Hannah Arendt was born in Germany in 1906 and lived in America from 1941 until her death in 1975. Thus her life spanned the tumultuous years of the twentieth century, as did her thought. She did not consider herself a philosopher, though she studied and maintained close relationships with two great philosophers—Karl Jaspers and Martin Heidegger—throughout their lives. She was a thinker, in search not of metaphysical truth but of the meaning of appearances and events. She was a questioner rather than an answerer, and she wrote what she thought, principally to encourage others to think for themselves. Fearless of the consequences of thinking, Arendt found courage woven in each and every strand of human freedom.
In 1951 she published The Origins of Totalitarianism, in 1958 The Human Condition, in 1961 Between Past and Future, in 1963 On Revolution and Eichmann in Jerusalem, in 1968 Men in Dark Times, in 1970 On Violence, in 1972 Crises of the Republic, and in 1978, posthumously, The Life of the Mind. Starting at the turn of the twenty-first century, Schocken Books has published a series of collections of Arendt’s unpublished and uncollected writings, of which Thinking Without a Banister is the fifth volume.
The title refers to Arendt’s description of her experience of thinking, an activity she indulged without any of the traditional religious, moral, political, or philosophic pillars of support. The book’s contents are varied: the essays, lectures, reviews, interviews, speeches, and editorials, taken together, manifest the relentless activity of her mind as well as her character, acquainting the reader with the person Arendt was, and who has hardly yet been appreciated or understood.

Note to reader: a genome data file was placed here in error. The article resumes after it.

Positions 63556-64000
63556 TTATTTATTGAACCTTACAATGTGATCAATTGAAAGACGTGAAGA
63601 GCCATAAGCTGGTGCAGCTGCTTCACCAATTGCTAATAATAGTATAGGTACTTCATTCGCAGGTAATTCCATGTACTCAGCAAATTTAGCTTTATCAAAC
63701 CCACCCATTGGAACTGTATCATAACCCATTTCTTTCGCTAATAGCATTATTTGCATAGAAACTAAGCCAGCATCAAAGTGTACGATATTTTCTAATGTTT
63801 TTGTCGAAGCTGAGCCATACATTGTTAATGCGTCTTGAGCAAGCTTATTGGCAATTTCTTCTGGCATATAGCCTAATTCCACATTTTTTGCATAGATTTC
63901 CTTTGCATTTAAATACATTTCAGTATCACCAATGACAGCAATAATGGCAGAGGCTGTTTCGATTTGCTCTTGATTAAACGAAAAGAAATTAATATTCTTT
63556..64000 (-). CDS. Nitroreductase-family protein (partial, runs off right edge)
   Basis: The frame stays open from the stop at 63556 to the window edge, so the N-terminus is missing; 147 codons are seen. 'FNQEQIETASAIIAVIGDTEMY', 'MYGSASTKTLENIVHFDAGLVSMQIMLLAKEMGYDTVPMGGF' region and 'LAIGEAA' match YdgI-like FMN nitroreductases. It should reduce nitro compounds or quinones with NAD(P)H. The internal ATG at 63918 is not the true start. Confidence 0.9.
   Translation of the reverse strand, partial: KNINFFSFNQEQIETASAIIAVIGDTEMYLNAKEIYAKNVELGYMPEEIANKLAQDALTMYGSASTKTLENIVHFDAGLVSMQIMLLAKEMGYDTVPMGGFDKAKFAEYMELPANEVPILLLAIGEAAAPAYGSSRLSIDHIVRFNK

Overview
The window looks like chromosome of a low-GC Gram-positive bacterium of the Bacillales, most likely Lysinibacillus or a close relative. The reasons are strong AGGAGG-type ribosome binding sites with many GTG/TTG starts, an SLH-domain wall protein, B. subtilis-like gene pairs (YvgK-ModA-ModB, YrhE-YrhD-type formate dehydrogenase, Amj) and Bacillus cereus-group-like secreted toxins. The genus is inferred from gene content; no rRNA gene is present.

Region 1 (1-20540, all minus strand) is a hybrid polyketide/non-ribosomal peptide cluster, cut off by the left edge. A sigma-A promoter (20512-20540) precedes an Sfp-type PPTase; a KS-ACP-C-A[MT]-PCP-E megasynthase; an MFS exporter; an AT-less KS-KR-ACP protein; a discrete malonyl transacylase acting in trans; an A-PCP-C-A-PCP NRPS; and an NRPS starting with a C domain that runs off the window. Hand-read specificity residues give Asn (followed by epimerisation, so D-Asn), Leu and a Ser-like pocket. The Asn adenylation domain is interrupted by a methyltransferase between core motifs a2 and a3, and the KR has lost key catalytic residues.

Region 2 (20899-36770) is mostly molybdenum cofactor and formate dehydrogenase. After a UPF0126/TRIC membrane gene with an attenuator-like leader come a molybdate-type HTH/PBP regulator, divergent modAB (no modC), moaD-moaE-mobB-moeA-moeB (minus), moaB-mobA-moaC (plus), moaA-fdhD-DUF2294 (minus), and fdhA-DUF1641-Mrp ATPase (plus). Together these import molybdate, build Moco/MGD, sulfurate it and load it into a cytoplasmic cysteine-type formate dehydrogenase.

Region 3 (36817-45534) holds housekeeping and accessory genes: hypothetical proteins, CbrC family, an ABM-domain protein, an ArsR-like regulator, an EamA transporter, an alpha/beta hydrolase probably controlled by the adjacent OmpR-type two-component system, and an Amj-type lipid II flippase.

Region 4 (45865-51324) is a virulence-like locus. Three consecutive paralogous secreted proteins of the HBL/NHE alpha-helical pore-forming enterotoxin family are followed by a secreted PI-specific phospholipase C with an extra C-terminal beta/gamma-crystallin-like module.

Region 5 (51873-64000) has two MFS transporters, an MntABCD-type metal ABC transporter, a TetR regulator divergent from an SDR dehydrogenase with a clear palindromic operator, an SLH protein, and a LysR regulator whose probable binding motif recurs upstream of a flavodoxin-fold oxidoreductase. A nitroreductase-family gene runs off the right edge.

(Edited and with an introduction by Jerome Kohn)
About the Author
HANNAH ARENDT was raised in Königsberg, in East Prussia, the city of Immanuel Kant. To Arendt, Lant was the clearest of all the great thinkers; she said she sensed him looking over her shoulder while she wrote. In 1933, as a Jew in Hitler’s Germany, Arendt was briefly arrested—happily not by the Gestapo—for working with the Berlin Zionist organization. She escaped Germany and settled in Paris, where she worked with Youth Aliyah, an organization that enabled Jewish children, mainly from Eastern Europe, to go to Palestine. In Paris she became a friend to Walter Benjamin and married Heinrich Bluecher, who had also fled Germany, for political rather than racial or religious reasons.
After the German invasion of France in May 1940, Arendt was imprisoned in the Gurs Internment Camp as an enemy alien. She escaped when it was possible to do so; those who did not ended up in Auschwitz, shipped there under the direction of Adolf Eichmann. With visas provided by Hiram Bingham and funds from Carian Fry, Arendt and Bluecher traveled from France to Spain to Portugal and from there to New York City in 1941. After eighteen years of statelessness, she became an American citizen in 1951. Arendt taught at Notre Dame, Berkeley, Princeton, and Chicago, and, for the last seven years of her life, at the New School for Social Research. She died suddenly on December 4, 1975, at the age of sixty-nine. None of her books has ever gone out of print.
“Almost every essay in this book contains “pearls” of Arendt’s tonically subversive thinking, and many of her observations push readers to think harder about the language in which political activity is conducted.”—The New York Times Book Review
“This second volume of some 40 essays, interviews, conference presentations, acceptance speeches, letters and reviews, edited and introduced by Arendt scholar Kohn, reveals a wide focus, including the relationship of theory to practice, American elections, the Cold War, freedom, civic responsibility, and happiness….[Arendt] emerges as startlingly prescient: in an interview in 1973, for example, she emphasized that a free press is crucial in a democracy….A challenging, densely argued, provocative collection.” —Kirkus Reviews
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